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Ahmadiyah ‘not persecuted’ by government
Irawaty Wardany and Harry Bhaskara
The government has yet to announce a decision regarding a ban on the religious sect Ahmadiyah but said Wednesday it was working to protect the group from continued attacks.
“We are trying to cope with the issue. We have not arrived at a particular prescription for how to deal with it,” minister of foreign affairs Hassan Wirayuda said at a press briefing here Wednesday.
Ahmadiyah followers have been under fresh attacks in recent weeks following a recommendation from the Coordinating Board for Monitoring Mystical Beliefs in Society (Bakor Pakem) last month to ban the sect.
Sect followers have been subjected to repeated violence since the Indonesian Ulema Council issued a decree last year calling the group “heretical”.
A number of Ahmadiyah mosques, schools and houses have been attacked throughout the country.
Hassan was speaking on the sidelines of the third Global Media Dialogue titled “Ethical Journalism in Extreme Conditions: The Challenge of Diversity”.
The forum was attended by 130 journalists and editors from almost 70 countries.
Hassan said the Ahmadiyah case was one of the problems threatening the country’s unity, and that the violence against the sect’s followers was the result of horizontal conflict.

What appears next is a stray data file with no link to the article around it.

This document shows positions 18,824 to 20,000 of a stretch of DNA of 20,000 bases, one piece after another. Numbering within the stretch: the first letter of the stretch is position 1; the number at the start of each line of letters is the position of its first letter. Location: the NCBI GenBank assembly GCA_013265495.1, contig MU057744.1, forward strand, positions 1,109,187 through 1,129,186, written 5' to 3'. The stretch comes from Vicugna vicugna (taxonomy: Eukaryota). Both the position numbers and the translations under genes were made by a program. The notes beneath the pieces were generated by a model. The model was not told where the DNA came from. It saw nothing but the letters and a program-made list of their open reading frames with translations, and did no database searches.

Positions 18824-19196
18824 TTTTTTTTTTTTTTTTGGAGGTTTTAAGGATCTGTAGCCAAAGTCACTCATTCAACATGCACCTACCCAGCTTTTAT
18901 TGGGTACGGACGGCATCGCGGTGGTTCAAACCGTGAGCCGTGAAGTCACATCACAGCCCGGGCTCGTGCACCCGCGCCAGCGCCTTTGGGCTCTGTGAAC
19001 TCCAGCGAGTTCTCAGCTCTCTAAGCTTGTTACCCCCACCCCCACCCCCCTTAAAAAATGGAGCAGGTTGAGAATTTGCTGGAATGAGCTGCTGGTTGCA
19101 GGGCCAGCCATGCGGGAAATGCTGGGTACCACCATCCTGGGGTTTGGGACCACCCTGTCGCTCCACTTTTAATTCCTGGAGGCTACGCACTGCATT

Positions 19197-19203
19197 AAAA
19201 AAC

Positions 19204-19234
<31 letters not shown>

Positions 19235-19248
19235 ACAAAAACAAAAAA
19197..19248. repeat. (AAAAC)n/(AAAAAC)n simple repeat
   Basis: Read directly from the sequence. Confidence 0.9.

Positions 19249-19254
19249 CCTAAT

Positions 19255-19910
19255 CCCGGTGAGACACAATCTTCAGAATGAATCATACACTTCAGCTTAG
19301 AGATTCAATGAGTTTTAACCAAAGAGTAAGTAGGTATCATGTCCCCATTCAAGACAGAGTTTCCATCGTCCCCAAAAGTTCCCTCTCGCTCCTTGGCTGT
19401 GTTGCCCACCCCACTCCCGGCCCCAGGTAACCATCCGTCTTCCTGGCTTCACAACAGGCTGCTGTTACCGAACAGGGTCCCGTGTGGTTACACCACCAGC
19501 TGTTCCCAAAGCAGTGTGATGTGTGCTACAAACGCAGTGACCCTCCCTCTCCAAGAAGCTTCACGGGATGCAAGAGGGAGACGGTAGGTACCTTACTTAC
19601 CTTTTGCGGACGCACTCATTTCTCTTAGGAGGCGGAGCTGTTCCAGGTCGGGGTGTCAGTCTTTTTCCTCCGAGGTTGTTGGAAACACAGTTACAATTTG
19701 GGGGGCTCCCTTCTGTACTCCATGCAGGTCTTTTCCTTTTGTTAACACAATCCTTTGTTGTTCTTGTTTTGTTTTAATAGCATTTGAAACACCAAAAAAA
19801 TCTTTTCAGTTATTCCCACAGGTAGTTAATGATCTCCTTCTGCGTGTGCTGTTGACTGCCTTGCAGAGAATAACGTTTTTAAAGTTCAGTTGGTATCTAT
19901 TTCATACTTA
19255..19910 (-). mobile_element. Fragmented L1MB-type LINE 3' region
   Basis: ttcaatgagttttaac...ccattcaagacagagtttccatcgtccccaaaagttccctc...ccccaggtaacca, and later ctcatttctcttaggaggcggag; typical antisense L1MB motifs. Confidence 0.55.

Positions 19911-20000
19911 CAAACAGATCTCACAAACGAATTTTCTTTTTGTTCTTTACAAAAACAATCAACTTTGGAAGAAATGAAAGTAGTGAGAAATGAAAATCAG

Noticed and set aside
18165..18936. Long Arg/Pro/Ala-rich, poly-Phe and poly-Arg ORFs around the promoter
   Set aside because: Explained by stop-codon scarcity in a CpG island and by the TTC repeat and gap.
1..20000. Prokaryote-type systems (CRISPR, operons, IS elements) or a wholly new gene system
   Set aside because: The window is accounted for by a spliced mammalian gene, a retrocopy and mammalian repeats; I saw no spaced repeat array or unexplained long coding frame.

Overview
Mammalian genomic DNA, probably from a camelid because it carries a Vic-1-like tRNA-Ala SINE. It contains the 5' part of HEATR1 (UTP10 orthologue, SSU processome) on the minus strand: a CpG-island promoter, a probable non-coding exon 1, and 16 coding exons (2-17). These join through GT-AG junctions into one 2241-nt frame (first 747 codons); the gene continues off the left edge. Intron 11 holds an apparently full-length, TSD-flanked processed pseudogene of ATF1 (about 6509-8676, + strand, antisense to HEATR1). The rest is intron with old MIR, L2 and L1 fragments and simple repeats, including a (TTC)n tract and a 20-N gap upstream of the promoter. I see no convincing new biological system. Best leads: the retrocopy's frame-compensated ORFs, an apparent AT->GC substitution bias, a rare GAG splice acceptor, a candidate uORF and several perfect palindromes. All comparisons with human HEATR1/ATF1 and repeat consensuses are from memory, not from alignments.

“Ahmadiyah followers are not persecuted by the government. There have been many horizontal conflicts among groups in our society,” he said, adding it seemed Ahmadiyah was not Islamic in terms of its teachings.
However, he said, the police had been taking measures to protect Ahmadiyah followers and to arrest those who had attacked followers of the sect.
At the opening of the conference, Hassan said no group or individual should be allowed to make an object of ridicule anything that is sacred to a community’s religion.
“That would be an act of reckless malice,” he said, commenting on the cartoons published in Denmark two years ago that depicted the Prophet Muhammad.
He called on media actors to strive for judicious balance between the freedom of expression and cultural sensitivity.
Wegard Harsvik, Norway’s deputy minister of culture and church affairs, pledged US$3 million to increase funding for freedom of expression and independent media efforts.
Harsvik said it would be used to boost freedom of expression and independent media in conflict areas.
Elisabeth Eide, a senior researcher from the University of Oslo, Norway, said that through such international media dialogues, she could see journalists were eager to see the world more than ever before.
“They realize they have to see the world from different perspectives and learn from each other,” she said.
Bambang Harymurti, a member of Indonesian Press Council, said there was a dynamic change in the relationship between the national and international realms.
“We should adapt to this situation and … at some point we should have a global code of ethics for journalists,” he said.